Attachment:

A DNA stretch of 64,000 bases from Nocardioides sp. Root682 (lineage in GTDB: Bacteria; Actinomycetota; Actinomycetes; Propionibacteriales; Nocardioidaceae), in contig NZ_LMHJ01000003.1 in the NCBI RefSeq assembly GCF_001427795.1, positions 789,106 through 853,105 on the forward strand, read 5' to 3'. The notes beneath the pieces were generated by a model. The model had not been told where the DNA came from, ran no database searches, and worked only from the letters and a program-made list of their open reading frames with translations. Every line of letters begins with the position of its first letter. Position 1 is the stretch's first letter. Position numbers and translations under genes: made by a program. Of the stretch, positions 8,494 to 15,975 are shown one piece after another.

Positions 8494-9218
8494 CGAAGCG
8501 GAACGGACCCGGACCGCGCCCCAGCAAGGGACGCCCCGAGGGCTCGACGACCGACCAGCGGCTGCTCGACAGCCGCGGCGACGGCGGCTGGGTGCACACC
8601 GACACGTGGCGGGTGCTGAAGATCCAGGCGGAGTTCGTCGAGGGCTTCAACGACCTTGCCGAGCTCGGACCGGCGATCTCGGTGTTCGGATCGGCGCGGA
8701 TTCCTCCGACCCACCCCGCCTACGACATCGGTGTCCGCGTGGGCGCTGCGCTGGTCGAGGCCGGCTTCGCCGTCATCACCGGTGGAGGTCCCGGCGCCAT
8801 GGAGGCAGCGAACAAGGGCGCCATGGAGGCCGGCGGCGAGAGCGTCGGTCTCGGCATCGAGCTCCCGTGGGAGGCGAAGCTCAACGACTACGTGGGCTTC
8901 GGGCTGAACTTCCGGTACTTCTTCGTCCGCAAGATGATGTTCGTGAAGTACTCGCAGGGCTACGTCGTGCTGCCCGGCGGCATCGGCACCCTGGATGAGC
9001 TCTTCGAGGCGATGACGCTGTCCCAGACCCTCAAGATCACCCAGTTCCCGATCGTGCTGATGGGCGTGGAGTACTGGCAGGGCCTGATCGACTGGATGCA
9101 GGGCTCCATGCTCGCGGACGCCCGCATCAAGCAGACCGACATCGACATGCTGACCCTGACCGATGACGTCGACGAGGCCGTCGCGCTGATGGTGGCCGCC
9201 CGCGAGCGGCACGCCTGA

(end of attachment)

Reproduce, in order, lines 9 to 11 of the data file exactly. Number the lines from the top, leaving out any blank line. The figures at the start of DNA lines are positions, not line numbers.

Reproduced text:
9001 TCTTCGAGGCGATGACGCTGTCCCAGACCCTCAAGATCACCCAGTTCCCGATCGTGCTGATGGGCGTGGAGTACTGGCAGGGCCTGATCGACTGGATGCA
9101 GGGCTCCATGCTCGCGGACGCCCGCATCAAGCAGACCGACATCGACATGCTGACCCTGACCGATGACGTCGACGAGGCCGTCGCGCTGATGGTGGCCGCC
9201 CGCGAGCGGCACGCCTGA